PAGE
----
10.4.2.2 Precautionary Considerations
In decision making, the precautionary principle is considered when possibly
dangerous, irreversible, or catastrophic effects are identified, but scientific
evaluation of the potential damage is not sufficiently certain, and actions
to prevent these potential adverse effects need to be justified (Jonas, 1985;
ORiordan and Cameron, 1994; CEC, 2000). The precautionary principle implies
an emphasis on the need to prevent such adverse effects. It thus acknowledges
societal risk preferences, which are, plausibly, that humankind would rather
be risk averse than risk neutral or risk seeking if one considers, for instance,
future climate-induced loss of GNP (Pearce, 1994; Jaeger et al., 1998). Hence,
attitudes towards risk play a key role in decision making under uncertainty.
However, one might also favour prevention to cure even where one is certain
about the damage.
With the precautionary principle, uncertainty about the damage to be incurred
does not serve as an argument to delay action. In the face of great uncertainty,
a precautionary approach might even result in a more stringent emission-reductions
target and/or adaptational response (Cantor and Yohe, 1998).
The evaluation of uncertainty and the necessary precaution is plagued with
complex pitfalls. These include the global scale, long time lags between forcing
and response, the impossibility to test experimentally before the facts arise,
and the low frequency variability with the periods involved being longer than
the length of most records (Moss and Schneider, 2000). Some of these uncertainty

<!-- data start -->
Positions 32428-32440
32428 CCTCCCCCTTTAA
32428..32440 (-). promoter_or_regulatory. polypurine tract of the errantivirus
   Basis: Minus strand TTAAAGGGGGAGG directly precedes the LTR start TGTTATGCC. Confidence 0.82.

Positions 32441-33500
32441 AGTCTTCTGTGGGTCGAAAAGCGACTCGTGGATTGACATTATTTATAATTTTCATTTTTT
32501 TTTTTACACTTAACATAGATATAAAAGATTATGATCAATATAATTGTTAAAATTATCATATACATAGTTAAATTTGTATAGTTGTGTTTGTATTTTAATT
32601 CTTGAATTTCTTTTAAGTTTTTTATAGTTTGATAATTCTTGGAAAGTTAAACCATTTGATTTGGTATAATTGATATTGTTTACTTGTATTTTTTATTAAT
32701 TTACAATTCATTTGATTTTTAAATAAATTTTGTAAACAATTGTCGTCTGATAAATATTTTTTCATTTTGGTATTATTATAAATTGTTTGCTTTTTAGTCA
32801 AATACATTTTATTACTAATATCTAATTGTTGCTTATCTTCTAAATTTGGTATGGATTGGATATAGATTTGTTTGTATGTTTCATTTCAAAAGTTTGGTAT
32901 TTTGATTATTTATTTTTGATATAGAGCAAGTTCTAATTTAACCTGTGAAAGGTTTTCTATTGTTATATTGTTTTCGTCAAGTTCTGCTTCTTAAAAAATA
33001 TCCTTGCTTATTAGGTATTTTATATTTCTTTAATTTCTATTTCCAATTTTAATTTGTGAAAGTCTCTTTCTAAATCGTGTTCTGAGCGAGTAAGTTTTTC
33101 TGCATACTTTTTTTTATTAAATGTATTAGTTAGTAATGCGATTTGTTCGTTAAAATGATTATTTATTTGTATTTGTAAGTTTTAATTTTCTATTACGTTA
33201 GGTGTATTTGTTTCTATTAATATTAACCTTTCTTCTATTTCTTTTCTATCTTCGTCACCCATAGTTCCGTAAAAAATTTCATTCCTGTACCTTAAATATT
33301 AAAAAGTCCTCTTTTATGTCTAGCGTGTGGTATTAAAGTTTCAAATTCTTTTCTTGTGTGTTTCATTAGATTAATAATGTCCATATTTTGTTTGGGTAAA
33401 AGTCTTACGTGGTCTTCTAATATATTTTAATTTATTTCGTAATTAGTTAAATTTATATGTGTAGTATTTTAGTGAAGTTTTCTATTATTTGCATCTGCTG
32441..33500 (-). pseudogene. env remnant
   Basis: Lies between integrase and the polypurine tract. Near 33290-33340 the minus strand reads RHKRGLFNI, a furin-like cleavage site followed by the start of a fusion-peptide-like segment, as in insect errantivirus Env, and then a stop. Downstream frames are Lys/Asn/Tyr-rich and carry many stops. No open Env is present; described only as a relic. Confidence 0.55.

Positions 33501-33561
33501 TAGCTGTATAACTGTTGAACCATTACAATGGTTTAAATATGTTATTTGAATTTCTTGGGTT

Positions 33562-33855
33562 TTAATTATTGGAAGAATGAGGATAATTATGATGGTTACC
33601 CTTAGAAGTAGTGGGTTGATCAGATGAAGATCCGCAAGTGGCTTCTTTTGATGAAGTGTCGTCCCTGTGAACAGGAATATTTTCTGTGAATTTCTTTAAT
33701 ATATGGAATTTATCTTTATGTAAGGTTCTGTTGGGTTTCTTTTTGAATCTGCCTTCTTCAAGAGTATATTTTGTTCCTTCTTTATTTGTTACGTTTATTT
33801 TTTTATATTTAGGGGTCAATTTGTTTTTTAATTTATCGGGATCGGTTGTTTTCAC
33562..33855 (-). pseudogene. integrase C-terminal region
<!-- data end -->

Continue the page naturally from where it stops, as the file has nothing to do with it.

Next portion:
aspects may be irreducible in principle, and hence decision makers will have
to continue to take action under significant uncertainty, so the problem of
climate change evolves as a subject of risk management in which strategies are
formulated as new knowledge arises (Jaeger et al., 1998).
Aspects of uncertainty are associated with each link of the causal chain of
climate change, beginning with GHG emissions, covering damage caused by climate
change, followed by a set of mitigation and adaptation measures (Jepma and Munasinghe,
1998). In particular, damage-function estimates are prone to low confidence
as they involve uncertainty in both natural and socioeconomic systems. To quantify
the impact of climate change on flora and fauna needs consideration of many
effects because of the complexity of the biological and ecological systems.
Similarly, the manner in which humans adapt to climate change is not well known,
socioeconomic modules are still at a stage of low disaggregation, and damage
as a function of vulnerability, adaptation and time-dependency is poorly understood
(Tol et al., 1998; Tol, 1999a, 1999b).
However, following the precautionary principle, uncertainty is not an argument
for delaying action, as the UNFCCC acknowledges in Article 3.3: parties should
take precautionary measures to anticipate, prevent or minimize the causes
of climate change and mitigate its adverse effects. Where there are threats
of serious or irreversible damage, lack of full scientific certainty should
not be used as a reason for postponing such measures... (UNFCCC, 1993).
Pursuing this principle, mitigation and adaptation measures are to be implemented
before full information is available and uncertainties regarding the scope and
timing of climate change are resolved. Yet, the question of timing and extent
of mitigation and/or adaptation policies remains unquantified by the precautionary
principle (Portney, 1998).